So I am not a fan of these characters, let’s move on. Although it was necessary to set the tone of this article to get things straight around fake “projects” which could have easily been a few months of lightweight but effective revamp work.

What’s wrong with UI re-designing?

Nothing. It’s always a good idea to present a fresher look to keep our application visually attractive than our competitors. Problem starts when we use it as an excuse to authorise a hefty budget for a spurious “Project” and not an improved “Product”.

It leaves a room for uncertainty and make our lives hell when we come across a surprise, which we were not expecting. Most “UI redesign” I have come across are basically the same application (with exact same features and specifications) from scratch with different technical stack aka a full platform implementation instead. You may have a better experience elsewhere. It just didn’t made sense at the beginning and didn’t created a sense of purpose. Instead it added high volume of unnecessary work in the backlog. Would love to hear a positive story, please share in the comments.

Top Root Causes

Product? What’s that?

It doesn’t always happen on purpose by the agents of “Change Management”. It happens due to a lack of knowledge in applying an approach which is based on empiricism and using a little less common sense. As long as we treat “development” as another standard project in the business, we will come across these issues. There are good agents, although less in number and are helpless as they won’t get the support from the culture.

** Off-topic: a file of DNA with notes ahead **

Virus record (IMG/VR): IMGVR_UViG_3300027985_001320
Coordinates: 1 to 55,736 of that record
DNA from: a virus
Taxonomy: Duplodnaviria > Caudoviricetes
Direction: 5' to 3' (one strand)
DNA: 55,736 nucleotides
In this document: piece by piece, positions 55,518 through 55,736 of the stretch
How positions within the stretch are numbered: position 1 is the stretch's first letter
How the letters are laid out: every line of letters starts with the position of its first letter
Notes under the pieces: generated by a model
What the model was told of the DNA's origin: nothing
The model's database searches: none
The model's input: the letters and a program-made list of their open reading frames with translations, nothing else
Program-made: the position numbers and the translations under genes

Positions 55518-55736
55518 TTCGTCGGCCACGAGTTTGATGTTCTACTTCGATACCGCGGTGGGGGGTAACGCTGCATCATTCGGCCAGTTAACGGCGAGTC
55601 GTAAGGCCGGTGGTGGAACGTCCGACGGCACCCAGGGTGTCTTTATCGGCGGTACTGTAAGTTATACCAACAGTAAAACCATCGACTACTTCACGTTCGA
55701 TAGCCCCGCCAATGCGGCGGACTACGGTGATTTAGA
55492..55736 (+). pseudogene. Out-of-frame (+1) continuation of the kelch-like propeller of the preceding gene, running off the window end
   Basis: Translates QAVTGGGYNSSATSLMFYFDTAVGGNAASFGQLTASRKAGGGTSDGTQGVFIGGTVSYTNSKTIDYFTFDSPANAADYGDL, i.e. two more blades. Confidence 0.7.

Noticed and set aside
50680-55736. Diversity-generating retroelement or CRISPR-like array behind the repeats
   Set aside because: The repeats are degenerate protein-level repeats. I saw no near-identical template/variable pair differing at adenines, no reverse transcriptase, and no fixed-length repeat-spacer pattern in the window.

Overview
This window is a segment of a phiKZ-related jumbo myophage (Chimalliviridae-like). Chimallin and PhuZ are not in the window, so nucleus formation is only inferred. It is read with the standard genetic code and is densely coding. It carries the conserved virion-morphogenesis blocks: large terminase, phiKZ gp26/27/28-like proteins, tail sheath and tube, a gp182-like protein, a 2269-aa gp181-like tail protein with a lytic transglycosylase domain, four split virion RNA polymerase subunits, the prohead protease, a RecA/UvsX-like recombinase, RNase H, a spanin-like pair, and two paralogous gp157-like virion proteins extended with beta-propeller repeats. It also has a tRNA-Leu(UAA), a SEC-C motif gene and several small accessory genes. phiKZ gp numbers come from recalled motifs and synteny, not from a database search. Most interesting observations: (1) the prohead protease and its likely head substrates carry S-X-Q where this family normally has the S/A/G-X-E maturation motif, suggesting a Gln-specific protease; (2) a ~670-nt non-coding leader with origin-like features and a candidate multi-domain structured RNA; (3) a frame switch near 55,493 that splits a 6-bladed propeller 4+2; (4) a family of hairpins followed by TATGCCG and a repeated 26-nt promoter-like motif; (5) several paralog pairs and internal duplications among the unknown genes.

Thankfully, a majority of thought leaders in our current world has made it very clear that we should focus on a product, dedicate a team towards it, iterate with empirical evidence and don’t work on anything which doesn’t have a purpose of providing value. May be the world is not ready for it, may be we need to let the world learn by it’s own mistake or maybe we can educate them faster instead of becoming their critic.

Here’s a Million, Burn it

Another root cause is having way too much to spend. No one care about a drop of water from an ocean or whatever analogy we use to describe it. That’s why the amount of waste is proportionally high when a company starts “scaling” their products. We don’t need scaling for products, we need descaling. We need iterations in burst mode so we can compare them and choose the one which actually provide some value and throw out the rest without feeling guilty about performing those small experiments.

In majority of companies, a predicted increase in revenue is measured as success.

 

“We need a 18% rise in the revenue next year as we managed to hit our last year’s target of 16.5%. To do that we will authorise a generous £2 Million on a re-design project proposed by the application development department for the existing application” – it is practically nothing in compared to that £100 Million+ profit they made last year.

Prediction is the worst kind of lie, it creates a sense of premature satisfaction.

Shareholders are happy as they have received more than their predicted cut last year and no improvement is required in anything as long as that number always increases according to “prediction”. Employees will be given bonus based on that as well, whether they have done their job or not.